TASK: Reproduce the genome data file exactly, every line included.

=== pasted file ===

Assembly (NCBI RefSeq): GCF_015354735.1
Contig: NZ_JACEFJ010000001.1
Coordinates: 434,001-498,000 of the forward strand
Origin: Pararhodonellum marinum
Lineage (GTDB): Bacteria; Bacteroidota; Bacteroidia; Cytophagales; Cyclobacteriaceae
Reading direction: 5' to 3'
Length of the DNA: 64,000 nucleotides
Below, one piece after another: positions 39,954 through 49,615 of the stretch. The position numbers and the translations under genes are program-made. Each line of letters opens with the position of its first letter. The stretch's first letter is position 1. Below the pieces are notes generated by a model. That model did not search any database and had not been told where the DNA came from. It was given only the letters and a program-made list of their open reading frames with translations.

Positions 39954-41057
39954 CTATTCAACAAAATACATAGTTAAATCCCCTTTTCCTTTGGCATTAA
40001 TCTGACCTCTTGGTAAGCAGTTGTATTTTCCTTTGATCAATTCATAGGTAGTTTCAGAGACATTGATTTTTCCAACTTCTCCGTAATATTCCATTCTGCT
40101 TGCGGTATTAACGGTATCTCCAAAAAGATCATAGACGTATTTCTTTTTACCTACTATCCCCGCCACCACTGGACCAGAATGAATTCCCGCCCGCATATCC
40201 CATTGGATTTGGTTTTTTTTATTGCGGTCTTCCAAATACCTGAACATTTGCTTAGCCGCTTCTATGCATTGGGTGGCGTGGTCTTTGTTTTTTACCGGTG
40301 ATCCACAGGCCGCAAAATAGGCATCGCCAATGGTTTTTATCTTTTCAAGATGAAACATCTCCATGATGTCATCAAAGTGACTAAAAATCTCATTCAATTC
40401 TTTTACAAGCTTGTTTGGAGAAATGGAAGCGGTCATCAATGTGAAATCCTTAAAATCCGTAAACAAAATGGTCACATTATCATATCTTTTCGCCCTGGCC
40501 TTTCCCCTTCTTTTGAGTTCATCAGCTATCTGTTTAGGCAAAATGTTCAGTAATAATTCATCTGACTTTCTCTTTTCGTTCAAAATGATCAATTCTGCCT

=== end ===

Assembly (NCBI RefSeq): GCF_015354735.1
Contig: NZ_JACEFJ010000001.1
Coordinates: 434,001-498,000 of the forward strand
Origin: Pararhodonellum marinum
Lineage (GTDB): Bacteria; Bacteroidota; Bacteroidia; Cytophagales; Cyclobacteriaceae
Reading direction: 5' to 3'
Length of the DNA: 64,000 nucleotides
Below, one piece after another: positions 39,954 through 49,615 of the stretch. The position numbers and the translations under genes are program-made. Each line of letters opens with the position of its first letter. The stretch's first letter is position 1. Below the pieces are notes generated by a model. That model did not search any database and had not been told where the DNA came from. It was given only the letters and a program-made list of their open reading frames with translations.

Positions 39954-41057
39954 CTATTCAACAAAATACATAGTTAAATCCCCTTTTCCTTTGGCATTAA
40001 TCTGACCTCTTGGTAAGCAGTTGTATTTTCCTTTGATCAATTCATAGGTAGTTTCAGAGACATTGATTTTTCCAACTTCTCCGTAATATTCCATTCTGCT
40101 TGCGGTATTAACGGTATCTCCAAAAAGATCATAGACGTATTTCTTTTTACCTACTATCCCCGCCACCACTGGACCAGAATGAATTCCCGCCCGCATATCC
40201 CATTGGATTTGGTTTTTTTTATTGCGGTCTTCCAAATACCTGAACATTTGCTTAGCCGCTTCTATGCATTGGGTGGCGTGGTCTTTGTTTTTTACCGGTG
40301 ATCCACAGGCCGCAAAATAGGCATCGCCAATGGTTTTTATCTTTTCAAGATGAAACATCTCCATGATGTCATCAAAGTGACTAAAAATCTCATTCAATTC
40401 TTTTACAAGCTTGTTTGGAGAAATGGAAGCGGTCATCAATGTGAAATCCTTAAAATCCGTAAACAAAATGGTCACATTATCATATCTTTTCGCCCTGGCC
40501 TTTCCCCTTCTTTTGAGTTCATCAGCTATCTGTTTAGGCAAAATGTTCAGTAATAATTCATCTGACTTTCTCTTTTCGTTCAAAATGATCAATTCTGCCT